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Are you investing too much in company stock
McLEAN, Va., (1/2/08)--No doubt you’ve heard this before: Don’t put all your eggs in one basket. But despite the lessons learned from the Enron fiasco, six years later employees still are investing too much in company stock (USA Today Dec. 14). No matter what company you work for, you never know what’s in store. If the company closes its doors, you’ll lose your job. But you don’t want to lose your entire retirement portfolio as well. Still, Hewitt Associates, a human resources consulting firm in Lincolnshire, Ill., indicates that, on average, employees have almost 22% of their 401(k) assets invested in employer stock. More disconcerting is that one of five employees has at least half the retirement assets invested in the company. Besides not putting too much into company stock, About.com suggests these tactics so you get the most out of your 401(k) plan:
* Watch out for fees. The U.S. Employee Benefits Security Administration estimates that for someone with 35 years until retirement and a 401(k) plan valued at $25,000, fees can make a big difference. If the investments in such an account return 7% annually and fees are 0.5% of all plan assets, that 401(k) plan will grow to $227,000 by the time the recipient hits retirement age. But what if the 401(k) plan fees are 1.75% instead of 0.5%? Then the retirement landscape isn't so bright. Instead of $227,000, the plan participant would only earn $150,000. The 1.25 percentage point difference in fees cuts more than $77,000 (34%) of the 401(k)'s account balance at retirement. Ask your human resources department what your plan's fees are. * Diversify. Spreading your money over a variety of high-quality investments rather than putting it all in one place will help smooth out the ups and downs of the market. “Diversifying is the best way people can make money investing,” says Chad Winklepeck, an investment representative with Edward Jones in Oregon, Wis. * Contribute and max it out. If you don’t contribute to your employer’s 401(k) plan, you’re basically giving up free money. For one, there are substantial tax benefits to contributing. Also, some employers will match employee contributions up to a certain percentage.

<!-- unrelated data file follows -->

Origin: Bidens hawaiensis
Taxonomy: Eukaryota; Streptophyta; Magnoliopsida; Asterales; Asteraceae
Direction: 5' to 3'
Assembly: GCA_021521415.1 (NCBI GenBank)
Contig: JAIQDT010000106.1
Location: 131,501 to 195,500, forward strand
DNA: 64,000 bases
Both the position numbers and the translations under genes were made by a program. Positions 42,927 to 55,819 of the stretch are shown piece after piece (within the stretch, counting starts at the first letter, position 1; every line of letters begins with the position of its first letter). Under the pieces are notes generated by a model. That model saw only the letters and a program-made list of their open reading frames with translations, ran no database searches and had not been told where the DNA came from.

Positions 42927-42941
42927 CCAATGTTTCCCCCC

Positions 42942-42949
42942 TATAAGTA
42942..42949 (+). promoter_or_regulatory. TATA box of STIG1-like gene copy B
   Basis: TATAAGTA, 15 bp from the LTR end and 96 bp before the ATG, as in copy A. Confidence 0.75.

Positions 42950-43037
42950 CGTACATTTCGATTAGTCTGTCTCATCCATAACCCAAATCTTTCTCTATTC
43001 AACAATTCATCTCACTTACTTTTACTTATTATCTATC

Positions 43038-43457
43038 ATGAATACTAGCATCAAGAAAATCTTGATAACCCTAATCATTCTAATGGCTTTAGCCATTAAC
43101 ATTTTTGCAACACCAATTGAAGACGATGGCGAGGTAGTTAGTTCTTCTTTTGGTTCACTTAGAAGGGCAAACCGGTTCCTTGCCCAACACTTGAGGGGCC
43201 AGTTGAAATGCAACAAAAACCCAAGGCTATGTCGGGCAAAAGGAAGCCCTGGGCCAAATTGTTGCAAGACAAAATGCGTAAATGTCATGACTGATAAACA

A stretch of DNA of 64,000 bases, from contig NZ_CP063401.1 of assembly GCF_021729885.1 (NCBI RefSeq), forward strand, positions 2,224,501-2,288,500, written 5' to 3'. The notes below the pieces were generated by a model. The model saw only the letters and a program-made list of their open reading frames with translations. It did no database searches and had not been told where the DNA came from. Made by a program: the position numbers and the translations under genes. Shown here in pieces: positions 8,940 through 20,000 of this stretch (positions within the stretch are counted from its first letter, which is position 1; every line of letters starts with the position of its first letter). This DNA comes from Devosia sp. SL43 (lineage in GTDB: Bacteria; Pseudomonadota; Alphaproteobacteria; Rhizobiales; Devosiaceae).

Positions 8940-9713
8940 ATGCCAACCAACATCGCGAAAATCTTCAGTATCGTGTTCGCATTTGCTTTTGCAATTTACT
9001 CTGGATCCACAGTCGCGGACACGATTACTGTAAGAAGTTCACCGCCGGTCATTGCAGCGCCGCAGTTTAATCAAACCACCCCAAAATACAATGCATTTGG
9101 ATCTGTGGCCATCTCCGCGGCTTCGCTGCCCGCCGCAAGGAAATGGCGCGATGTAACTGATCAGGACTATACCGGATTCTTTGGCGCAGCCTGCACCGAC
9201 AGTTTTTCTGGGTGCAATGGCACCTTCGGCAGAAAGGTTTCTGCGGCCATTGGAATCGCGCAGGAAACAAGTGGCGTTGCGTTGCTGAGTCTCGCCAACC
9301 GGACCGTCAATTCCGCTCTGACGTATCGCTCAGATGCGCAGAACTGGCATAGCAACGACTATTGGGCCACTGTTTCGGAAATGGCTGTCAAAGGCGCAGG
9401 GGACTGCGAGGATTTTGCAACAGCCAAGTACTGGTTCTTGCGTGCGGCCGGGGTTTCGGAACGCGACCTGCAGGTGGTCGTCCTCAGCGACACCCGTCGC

For more information about calculating end results of your plan, read “401(k) Fees: Know What You're Paying, What You're Getting” in Home & Family Finance Resource Center.
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